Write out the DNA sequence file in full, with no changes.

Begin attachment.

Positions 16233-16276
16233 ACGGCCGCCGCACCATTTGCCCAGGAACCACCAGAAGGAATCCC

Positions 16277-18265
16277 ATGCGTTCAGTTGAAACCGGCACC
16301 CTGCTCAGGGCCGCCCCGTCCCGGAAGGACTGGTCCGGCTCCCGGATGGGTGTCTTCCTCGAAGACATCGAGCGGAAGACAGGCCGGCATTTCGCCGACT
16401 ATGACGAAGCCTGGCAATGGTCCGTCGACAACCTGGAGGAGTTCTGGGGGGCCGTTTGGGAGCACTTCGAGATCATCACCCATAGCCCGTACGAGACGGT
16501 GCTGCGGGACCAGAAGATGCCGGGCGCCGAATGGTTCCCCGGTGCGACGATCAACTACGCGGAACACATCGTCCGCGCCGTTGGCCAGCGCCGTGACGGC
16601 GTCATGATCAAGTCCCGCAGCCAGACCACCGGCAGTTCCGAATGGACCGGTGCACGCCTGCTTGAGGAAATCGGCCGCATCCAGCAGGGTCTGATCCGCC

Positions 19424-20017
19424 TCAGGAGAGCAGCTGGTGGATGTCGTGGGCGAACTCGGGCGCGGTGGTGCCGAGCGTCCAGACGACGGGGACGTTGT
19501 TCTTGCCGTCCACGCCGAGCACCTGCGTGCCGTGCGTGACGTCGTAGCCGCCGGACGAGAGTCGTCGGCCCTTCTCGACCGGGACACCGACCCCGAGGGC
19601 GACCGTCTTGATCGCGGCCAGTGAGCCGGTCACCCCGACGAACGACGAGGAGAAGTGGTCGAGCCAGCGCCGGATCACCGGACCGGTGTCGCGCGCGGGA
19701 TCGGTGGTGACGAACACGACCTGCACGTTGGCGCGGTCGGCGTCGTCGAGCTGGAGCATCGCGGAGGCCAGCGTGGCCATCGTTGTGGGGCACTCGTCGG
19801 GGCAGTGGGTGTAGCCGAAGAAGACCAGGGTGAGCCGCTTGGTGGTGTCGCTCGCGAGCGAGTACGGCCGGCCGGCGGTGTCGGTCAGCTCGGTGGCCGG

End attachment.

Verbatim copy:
Positions 16233-16276
16233 ACGGCCGCCGCACCATTTGCCCAGGAACCACCAGAAGGAATCCC

Positions 16277-18265
16277 ATGCGTTCAGTTGAAACCGGCACC
16301 CTGCTCAGGGCCGCCCCGTCCCGGAAGGACTGGTCCGGCTCCCGGATGGGTGTCTTCCTCGAAGACATCGAGCGGAAGACAGGCCGGCATTTCGCCGACT
16401 ATGACGAAGCCTGGCAATGGTCCGTCGACAACCTGGAGGAGTTCTGGGGGGCCGTTTGGGAGCACTTCGAGATCATCACCCATAGCCCGTACGAGACGGT
16501 GCTGCGGGACCAGAAGATGCCGGGCGCCGAATGGTTCCCCGGTGCGACGATCAACTACGCGGAACACATCGTCCGCGCCGTTGGCCAGCGCCGTGACGGC
16601 GTCATGATCAAGTCCCGCAGCCAGACCACCGGCAGTTCCGAATGGACCGGTGCACGCCTGCTTGAGGAAATCGGCCGCATCCAGCAGGGTCTGATCCGCC

Positions 19424-20017
19424 TCAGGAGAGCAGCTGGTGGATGTCGTGGGCGAACTCGGGCGCGGTGGTGCCGAGCGTCCAGACGACGGGGACGTTGT
19501 TCTTGCCGTCCACGCCGAGCACCTGCGTGCCGTGCGTGACGTCGTAGCCGCCGGACGAGAGTCGTCGGCCCTTCTCGACCGGGACACCGACCCCGAGGGC
19601 GACCGTCTTGATCGCGGCCAGTGAGCCGGTCACCCCGACGAACGACGAGGAGAAGTGGTCGAGCCAGCGCCGGATCACCGGACCGGTGTCGCGCGCGGGA
19701 TCGGTGGTGACGAACACGACCTGCACGTTGGCGCGGTCGGCGTCGTCGAGCTGGAGCATCGCGGAGGCCAGCGTGGCCATCGTTGTGGGGCACTCGTCGG
19801 GGCAGTGGGTGTAGCCGAAGAAGACCAGGGTGAGCCGCTTGGTGGTGTCGCTCGCGAGCGAGTACGGCCGGCCGGCGGTGTCGGTCAGCTCGGTGGCCGG